Major League Baseball is oft-cited for its on-line operation (and was considered, and apparently, ultimately rejected as a model for a cohesive public radio online strategy.) I’ve been more interested to see what the NFL Network would do– perhaps it’s because I’m juggling two intense football books, Dan Jenkins’ Semi-Tough and Michael Lewis’ The Blind Side: Evolution of a Game, the latter reccomended by trusted authiroites Malcolm Gladwell and Radio Open Source.
Becuase I’m among the lucky few who can, I am watching the second game broadcast of the NFL Network. I am a fan of Bryant Gumbel’s work on HBO and have actually grown to like Chris Collinsworth on Inside the NFL after hating him for years. Thus, I was surprised by criticism of the duo I found at (the victorious) Yahoo Answers.
The sound from the field mics is horrible. Bryant Gumbel sounds lost, as though he’s never done play-by-play before– he sounds more like a weatherman doing a high school basketball game than the veteran broadcaster that he is. Gumbel still managed a diva moment, however, when he grandly declared, twice, that he would not name the errant Ravens long-snapper (apparently his name is Matt Katula) because, well, it didn’t seem fair. [Howard Bloom has a more extensive review of Gumbel’s career and his performance last week.] Collinsworth wasn’t much better in the first half– he didn’t realize that it was fourth down and advocated for the Ravens to go for it with 12 seconds left at the Bengals 20. In the third quarter, they livened things up with the obligatory replay of Collinsworth Super Bowl touchdown. I figured the broadcast would be better given that they had three months of the season to prepare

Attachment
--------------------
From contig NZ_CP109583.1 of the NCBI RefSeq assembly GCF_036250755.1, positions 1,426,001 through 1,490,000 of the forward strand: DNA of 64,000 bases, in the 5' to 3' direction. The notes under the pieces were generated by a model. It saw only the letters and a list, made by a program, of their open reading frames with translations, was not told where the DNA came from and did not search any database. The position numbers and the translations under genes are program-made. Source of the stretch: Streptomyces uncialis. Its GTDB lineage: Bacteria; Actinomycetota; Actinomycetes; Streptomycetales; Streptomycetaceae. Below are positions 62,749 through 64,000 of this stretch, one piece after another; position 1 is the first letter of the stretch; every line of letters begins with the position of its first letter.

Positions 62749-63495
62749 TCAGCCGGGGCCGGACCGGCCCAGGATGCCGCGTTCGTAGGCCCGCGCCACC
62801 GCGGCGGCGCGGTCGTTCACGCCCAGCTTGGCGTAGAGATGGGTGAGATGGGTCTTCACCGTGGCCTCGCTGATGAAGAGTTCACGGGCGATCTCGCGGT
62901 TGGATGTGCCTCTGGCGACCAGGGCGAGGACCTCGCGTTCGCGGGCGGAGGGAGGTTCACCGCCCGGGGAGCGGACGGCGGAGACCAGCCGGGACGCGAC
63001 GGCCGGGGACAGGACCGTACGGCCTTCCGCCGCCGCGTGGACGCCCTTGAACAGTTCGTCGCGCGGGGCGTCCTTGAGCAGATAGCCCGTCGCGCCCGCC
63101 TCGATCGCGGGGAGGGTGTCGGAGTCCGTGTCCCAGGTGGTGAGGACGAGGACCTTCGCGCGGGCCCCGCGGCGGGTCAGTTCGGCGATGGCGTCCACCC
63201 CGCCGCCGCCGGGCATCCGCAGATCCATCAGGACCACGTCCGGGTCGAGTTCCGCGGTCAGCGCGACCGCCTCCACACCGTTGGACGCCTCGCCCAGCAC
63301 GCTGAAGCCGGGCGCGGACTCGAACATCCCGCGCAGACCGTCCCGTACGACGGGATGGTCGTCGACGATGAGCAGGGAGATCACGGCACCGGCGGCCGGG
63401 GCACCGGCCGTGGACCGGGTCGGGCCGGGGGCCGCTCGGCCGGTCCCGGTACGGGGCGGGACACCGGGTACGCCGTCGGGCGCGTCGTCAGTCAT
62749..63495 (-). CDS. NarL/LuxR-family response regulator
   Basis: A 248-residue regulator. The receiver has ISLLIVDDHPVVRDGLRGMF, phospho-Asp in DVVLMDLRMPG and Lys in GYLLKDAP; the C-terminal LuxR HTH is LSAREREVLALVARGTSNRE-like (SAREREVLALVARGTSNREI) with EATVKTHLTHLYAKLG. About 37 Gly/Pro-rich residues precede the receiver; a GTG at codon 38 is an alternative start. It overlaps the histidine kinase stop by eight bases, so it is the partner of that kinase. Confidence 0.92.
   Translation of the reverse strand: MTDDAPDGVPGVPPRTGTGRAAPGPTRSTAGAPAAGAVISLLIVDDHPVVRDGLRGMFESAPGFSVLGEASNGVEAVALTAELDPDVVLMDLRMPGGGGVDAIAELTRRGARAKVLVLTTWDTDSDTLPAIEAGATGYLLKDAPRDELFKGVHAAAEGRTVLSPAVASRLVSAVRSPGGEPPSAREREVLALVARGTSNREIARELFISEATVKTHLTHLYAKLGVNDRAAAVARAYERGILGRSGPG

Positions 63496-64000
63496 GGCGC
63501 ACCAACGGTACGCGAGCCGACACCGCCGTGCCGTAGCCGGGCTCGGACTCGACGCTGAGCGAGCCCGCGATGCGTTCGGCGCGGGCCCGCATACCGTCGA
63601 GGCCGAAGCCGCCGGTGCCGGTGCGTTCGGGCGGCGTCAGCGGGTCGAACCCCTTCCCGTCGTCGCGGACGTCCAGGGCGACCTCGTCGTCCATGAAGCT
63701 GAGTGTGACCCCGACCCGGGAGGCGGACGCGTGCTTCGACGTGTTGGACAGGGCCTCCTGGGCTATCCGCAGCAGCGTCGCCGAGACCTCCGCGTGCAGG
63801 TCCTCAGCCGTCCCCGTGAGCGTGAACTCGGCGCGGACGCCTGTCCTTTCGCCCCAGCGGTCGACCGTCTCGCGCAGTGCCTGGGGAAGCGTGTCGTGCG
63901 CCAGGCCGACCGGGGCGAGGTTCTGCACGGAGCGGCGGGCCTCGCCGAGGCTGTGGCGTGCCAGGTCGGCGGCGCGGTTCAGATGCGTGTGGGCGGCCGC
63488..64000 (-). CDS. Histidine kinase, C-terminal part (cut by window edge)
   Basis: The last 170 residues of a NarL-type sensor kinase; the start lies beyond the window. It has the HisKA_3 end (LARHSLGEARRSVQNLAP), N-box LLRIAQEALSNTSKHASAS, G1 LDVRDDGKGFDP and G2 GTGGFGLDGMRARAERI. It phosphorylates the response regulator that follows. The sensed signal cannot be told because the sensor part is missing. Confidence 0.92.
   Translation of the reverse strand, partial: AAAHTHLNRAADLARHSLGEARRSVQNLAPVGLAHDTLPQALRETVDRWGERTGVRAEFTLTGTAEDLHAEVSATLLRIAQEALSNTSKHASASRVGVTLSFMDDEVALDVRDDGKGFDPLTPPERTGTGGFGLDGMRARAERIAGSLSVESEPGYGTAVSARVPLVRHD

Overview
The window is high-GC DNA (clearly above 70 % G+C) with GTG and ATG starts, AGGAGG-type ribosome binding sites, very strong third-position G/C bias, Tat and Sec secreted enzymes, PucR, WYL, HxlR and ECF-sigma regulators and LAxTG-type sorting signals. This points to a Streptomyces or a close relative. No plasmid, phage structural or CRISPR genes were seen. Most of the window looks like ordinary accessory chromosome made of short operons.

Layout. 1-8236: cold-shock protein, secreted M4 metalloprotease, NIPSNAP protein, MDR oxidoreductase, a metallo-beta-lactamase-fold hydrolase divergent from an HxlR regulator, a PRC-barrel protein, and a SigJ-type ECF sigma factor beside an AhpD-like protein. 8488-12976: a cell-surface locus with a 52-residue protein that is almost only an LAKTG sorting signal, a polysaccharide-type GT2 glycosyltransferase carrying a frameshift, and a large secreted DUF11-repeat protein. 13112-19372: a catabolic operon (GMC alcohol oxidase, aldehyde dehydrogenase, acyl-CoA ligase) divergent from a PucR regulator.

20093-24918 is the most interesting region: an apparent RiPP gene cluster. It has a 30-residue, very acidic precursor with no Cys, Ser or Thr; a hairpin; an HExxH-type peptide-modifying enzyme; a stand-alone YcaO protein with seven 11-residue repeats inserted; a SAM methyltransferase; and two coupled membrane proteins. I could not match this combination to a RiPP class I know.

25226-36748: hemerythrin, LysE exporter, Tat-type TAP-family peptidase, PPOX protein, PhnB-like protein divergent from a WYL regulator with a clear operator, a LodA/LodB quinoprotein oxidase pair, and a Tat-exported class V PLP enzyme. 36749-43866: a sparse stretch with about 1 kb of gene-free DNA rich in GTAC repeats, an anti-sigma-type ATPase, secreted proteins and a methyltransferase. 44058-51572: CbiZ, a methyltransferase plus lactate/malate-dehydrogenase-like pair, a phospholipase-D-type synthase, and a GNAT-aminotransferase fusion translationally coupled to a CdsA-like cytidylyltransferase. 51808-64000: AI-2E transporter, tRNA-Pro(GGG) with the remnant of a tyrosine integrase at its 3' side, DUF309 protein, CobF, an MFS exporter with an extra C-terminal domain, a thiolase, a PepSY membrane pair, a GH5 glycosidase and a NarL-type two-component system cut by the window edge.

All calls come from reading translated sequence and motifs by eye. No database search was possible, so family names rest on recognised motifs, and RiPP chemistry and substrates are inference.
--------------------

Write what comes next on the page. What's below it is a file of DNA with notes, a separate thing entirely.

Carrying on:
(Ravens quarterback Steve McNair, one of my favorites, is having a bad game so far– but he hasn’t made any plays awful as this, yet:)